Researchers take a 3D approach to breast density

2010 07 01 14 55 33 527 Yaffe Breast Density 250

2009 01 15 16 03 49 510 Med Phys Web Logo 100 Breast density is acknowledged to be one of the strongest risk factors for developing breast cancer in the future. However, mammograms of breasts that have a high proportion of fibroglandular tissue are difficult to interpret accurately, owing to the high x-ray attenuation, making it difficult to detect true pathology.

Quantification of breast density could identify women at increased risk of breast cancer who might benefit from more frequent screening and/or an alternative imaging examination, such as breast MRI or ultrasound. It would also provide a more precise assessment of the dose absorbed by the breast during mammography.

With these applications in mind, researchers from the University of Toronto in Ontario and the University of California, Davis have shown how measurements of volumetric breast density can be obtained from digital mammograms (Physics in Medicine and Biology, June 7, 2010, Vol. 55:11, pp. 3027-3044). The method builds upon previous work that allows the breast thickness to be determined precisely -- a key challenge when working in 3D.

2010 07 01 14 55 33 527 Yaffe Breast Density 250
Martin Yaffe (left) and PhD candidate Olivier Alonzo-Proulx (right). The computer screen shows an image of the volumetric density from a mammogram.
Many techniques used to estimate breast density rely on 2D measurements of the area occupied by dense breast tissue, but this is not necessarily sufficient. "Logically, breast cancer risk should be related to the volume of fibrous glandular cells, potentially in a stronger fashion than to the area projected by the fibroglandular tissue. Moreover, area density doesn't allow for a rigorous estimation of the radiological dose to the breast," said Martin Yaffe, PhD, professor of biophysics and medical imaging at the University of Toronto, who directed the work.

The algorithm proposed in the paper by lead author Olivier Alonzo-Proulx, a doctoral candidate in the University of Toronto's department of medical biophysics, and colleagues builds on an earlier method for measuring breast density in which the transmitted signal measured on breast tissue-equivalent calibration objects was related to their known thickness and compositions. This refined algorithm, Cumulus V, has been adapted to digital mammography and uses a combination of measurement and modeling to estimate the compressed breast thickness.

To validate Cumulus V, the researchers applied the algorithm to a series of simulated mammograms, derived directly from volumetric images acquired on a dedicated 3D breast CT scanner. This involved applying a finite element model to the CT images to simulate the mechanical breast compression of a mammography examination. A physics model of a digital mammography system was then used to simulate the transmission of x-rays through the deformed breast volume.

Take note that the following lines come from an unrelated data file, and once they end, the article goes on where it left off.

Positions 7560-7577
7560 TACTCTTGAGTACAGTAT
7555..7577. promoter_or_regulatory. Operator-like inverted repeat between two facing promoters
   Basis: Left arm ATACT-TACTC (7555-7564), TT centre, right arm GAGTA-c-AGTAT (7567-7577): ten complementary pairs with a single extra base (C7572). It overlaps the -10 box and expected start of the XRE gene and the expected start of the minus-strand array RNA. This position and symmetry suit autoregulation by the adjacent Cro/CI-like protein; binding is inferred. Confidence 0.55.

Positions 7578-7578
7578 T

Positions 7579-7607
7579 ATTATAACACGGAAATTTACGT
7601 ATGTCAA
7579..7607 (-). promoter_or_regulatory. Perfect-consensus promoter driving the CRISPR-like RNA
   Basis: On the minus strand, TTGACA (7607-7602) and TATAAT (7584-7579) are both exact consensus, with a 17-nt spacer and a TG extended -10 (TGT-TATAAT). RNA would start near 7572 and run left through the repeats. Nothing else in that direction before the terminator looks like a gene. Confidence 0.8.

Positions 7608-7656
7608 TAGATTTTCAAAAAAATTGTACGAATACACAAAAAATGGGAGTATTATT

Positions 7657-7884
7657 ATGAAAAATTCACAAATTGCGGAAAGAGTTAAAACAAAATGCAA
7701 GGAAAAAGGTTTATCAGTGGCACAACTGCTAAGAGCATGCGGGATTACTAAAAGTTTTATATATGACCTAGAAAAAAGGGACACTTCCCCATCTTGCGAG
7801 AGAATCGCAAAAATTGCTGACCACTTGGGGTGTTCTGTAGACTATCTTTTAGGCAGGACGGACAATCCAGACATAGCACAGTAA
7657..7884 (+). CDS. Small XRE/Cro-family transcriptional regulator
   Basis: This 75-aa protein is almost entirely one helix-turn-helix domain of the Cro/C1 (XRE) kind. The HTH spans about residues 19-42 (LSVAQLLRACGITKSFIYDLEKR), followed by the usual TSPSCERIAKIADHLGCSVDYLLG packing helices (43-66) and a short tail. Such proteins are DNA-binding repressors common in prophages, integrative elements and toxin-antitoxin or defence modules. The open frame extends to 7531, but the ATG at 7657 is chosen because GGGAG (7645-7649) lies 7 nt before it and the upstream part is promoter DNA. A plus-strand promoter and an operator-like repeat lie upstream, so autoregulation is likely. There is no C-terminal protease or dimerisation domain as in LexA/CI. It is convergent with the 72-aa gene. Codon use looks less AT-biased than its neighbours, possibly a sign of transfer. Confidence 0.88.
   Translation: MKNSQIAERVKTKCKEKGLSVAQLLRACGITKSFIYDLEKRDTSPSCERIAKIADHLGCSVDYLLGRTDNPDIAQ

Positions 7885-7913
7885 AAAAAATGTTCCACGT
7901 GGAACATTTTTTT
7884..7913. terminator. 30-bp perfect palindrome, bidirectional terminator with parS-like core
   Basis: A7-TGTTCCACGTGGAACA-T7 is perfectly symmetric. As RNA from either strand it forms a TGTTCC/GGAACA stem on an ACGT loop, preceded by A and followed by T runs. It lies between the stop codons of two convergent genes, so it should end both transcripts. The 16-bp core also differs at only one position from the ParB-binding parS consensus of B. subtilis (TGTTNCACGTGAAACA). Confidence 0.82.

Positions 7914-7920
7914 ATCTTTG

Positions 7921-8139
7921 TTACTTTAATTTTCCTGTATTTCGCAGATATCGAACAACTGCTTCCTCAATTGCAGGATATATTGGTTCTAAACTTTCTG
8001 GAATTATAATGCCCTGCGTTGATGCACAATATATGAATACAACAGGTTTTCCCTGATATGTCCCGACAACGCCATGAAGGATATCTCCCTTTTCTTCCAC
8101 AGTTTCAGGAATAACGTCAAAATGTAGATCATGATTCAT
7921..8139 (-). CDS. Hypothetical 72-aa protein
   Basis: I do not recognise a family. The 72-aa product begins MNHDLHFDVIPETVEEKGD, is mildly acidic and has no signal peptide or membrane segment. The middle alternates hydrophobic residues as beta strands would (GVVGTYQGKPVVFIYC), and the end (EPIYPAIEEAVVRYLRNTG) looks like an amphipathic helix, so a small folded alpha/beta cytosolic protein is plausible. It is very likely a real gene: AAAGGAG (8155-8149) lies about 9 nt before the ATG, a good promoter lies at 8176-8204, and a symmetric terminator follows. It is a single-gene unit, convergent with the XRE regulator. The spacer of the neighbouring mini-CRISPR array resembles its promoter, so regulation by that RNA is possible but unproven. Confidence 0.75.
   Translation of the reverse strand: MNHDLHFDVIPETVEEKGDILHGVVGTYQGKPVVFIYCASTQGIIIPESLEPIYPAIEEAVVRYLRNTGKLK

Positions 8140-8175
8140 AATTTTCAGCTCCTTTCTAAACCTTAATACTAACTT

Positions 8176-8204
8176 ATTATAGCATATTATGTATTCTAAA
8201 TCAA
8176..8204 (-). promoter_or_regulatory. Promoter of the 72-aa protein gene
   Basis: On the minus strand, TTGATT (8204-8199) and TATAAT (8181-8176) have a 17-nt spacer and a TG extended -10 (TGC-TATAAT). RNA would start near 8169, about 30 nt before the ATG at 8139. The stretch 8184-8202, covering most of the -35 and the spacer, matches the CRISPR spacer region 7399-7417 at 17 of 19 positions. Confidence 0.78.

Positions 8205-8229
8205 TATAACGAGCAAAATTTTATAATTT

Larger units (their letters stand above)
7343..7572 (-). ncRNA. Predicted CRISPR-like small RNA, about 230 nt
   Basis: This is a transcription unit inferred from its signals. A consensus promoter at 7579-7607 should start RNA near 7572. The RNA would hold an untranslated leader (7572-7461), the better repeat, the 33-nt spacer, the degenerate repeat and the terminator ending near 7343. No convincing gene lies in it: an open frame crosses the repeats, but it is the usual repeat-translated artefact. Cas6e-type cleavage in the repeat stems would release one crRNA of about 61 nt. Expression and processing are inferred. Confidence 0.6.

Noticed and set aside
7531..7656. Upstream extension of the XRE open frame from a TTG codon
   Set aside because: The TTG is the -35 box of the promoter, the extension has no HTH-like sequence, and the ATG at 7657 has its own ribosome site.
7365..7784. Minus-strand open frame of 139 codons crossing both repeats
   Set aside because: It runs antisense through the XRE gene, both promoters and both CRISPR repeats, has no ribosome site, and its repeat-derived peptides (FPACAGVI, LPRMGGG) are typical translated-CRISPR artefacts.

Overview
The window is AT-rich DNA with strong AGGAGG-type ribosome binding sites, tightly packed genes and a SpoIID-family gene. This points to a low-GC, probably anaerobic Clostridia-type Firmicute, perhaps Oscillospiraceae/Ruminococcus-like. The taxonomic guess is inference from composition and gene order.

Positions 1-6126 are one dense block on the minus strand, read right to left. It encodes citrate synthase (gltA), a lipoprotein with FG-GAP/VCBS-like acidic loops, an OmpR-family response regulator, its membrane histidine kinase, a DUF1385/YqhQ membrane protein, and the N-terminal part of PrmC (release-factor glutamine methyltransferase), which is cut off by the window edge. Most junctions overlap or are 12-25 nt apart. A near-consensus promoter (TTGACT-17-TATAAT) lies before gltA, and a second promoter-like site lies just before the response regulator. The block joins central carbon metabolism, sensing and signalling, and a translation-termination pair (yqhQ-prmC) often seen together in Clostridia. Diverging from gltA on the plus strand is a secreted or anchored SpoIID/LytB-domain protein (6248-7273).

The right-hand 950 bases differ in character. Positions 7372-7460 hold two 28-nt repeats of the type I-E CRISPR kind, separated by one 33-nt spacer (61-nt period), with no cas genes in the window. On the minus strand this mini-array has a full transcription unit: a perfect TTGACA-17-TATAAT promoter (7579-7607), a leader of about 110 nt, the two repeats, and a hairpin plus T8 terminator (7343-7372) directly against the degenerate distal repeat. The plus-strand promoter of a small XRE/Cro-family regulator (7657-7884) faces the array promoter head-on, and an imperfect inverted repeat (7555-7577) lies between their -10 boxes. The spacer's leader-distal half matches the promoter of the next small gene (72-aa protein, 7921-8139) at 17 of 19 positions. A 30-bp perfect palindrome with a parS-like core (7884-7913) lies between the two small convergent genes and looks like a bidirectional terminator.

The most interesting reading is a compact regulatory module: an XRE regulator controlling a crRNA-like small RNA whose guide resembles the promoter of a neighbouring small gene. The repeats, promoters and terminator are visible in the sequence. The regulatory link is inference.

"The algorithm performed well," Yaffe told medicalphysicsweb. "The relation between the CT data and our algorithm was almost one-to-one, and the difference between the two varied between two and three percentage points."

One potential weakness with the validation strategy, which relied on simulated mammograms, was that the results were affected by inaccuracies in the physics model of the imaging system. "But we were able to estimate the errors due to the model, which were small and comparable to the errors due to the algorithm only," Yaffe said. "Another approach would be to test the algorithm on mammograms of patients who have also undergone CT imaging."

Cumulus V will now be applied to the "thousands" of digital mammograms obtained in the various regional hospitals with which the researchers are affiliated. A case-control study is planned that will relate volumetric breast density to parameters including cancer occurrence, age, and breast volume. A study group will also be formed to look into the effects of breast composition on absorbed dose.

In addition, the breast density measurements are to be incorporated into a multiparameter model for risk of breast cancer that combines volumetric density with other factors, such as family history and body mass index.

By Paula Gould
Medicalphysicsweb contributing editor
July 2, 2010

Related Reading

Mātakina tackles breast density problem with Volpara software, February 3, 2010

© IOP Publishing Limited. Republished with permission from medicalphysicsweb, a community Web site covering fundamental research and emerging technologies in medical imaging and radiation therapy.

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